Tungurahua is a frequently active and hazardous volcano of the Ecuadorian Andes that has experienced pyroclastic flow-forming eruption in 1773, 1886, 1916-18 and 2006-08. Earlier eruptions in Late Pre-Hispanic and Early Colonial times have remained poorly known and are debated in the literature. To reconstruct the eruptive chronology in that time interval we examine relevant historical narratives recently found in Sevilla, Spain, and Rome, Italy, and we combine stratigraphic field constraints with 22 new radiocarbon age determinations. Results show that pyroclastic flow-forming eruptions and tephra falls took place repeatedly since similar to 700 C-14 yr BP, when the Tungurahua region was already populated. Radiocarbon ages averaging around 625 yr BP reveal a period of notable eruptive activity in the 14th century (Late Integration cultural period). The associated andesitic eruptions produced ash and scoria falls of regional extent and left scoria flow deposits on the western flanks of the edifice. The fact that Tungurahua was known by the Puruhas Indians as a volcano at the time of the Spanish Conquest in 1533 perhaps refers to these eruptions. A group of ages ranging from 380 to 270 yr BP is attributed to younger periods of activity that also predates the 1773 event, and calibration results yield eruption dates from late 15th to late 17th centuries (i.e. Inca and Early Colonial Periods). The historical narratives mention an Early Colonial eruption between the Spanish Conquest and the end of the 16th century, followed by a distinct eruptive period in the 1640s. The descriptions are vague but point to destructive eruptions likely accompanied by pyroclastic flows. The dated tephras consist of andesitic scoria flow deposits and the contemporaneous fallout layers occur to the west.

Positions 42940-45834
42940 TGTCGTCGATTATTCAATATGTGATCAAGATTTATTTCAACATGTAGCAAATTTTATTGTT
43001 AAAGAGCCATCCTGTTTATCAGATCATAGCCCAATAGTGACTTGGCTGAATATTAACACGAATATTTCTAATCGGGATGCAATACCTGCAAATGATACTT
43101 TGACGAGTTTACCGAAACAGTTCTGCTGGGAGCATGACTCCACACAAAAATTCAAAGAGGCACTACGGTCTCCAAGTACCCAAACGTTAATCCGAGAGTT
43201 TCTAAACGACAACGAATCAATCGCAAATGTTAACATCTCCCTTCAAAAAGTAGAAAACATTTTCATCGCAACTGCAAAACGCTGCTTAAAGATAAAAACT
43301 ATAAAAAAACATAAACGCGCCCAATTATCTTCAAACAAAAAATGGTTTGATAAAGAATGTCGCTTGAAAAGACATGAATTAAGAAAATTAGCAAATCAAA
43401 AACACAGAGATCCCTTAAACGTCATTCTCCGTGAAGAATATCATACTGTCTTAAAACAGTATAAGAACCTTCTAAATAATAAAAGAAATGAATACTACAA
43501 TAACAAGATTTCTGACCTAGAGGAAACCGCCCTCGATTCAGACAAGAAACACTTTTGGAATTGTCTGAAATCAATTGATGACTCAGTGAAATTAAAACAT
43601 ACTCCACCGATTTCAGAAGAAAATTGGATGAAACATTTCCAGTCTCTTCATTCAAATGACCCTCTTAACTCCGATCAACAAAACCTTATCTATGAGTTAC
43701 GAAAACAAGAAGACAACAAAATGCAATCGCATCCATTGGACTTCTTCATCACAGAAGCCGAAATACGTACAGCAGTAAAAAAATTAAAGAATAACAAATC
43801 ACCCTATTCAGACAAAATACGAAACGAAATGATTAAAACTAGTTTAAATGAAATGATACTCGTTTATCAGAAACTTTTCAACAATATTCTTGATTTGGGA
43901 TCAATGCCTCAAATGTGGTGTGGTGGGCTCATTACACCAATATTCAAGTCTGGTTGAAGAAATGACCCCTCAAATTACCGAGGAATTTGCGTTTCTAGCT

These findings reveal that the eruption recurrence rate at Tungurahua is at least one pyroclastic flow-forming event per century since the 13th century and the occurrence of such eruptions in 2006-08 is thus fully consistent with the rate inferred for the past seven centuries. In addition, historical chronicles suggest that a notch opened in the crater margin during the 1640 decade, as has occurred repeatedly in the past millennium at Tungurahua. Such small-volume collapse events represent a previously unrecognized source of hazards which deserve special attention for risk assessment purposes in the context of the currently ongoing eruption. (C) 2008 Elsevier B.V. All rights reserved.
|Number of pages||12|
|Journal||Journal of Volcanology and Geothermal Research|
|Publication status||Published - 10-Sep-2008|
|Event||4th Cities on Volcanoes Conference 2006 - , Ecuador|
Duration: 1-Jan-2006 → …
- radiocarbon dating
- Integration Period
- volcanic hazards
- AGE CALIBRATION
- TSUNAMI DEPOSITS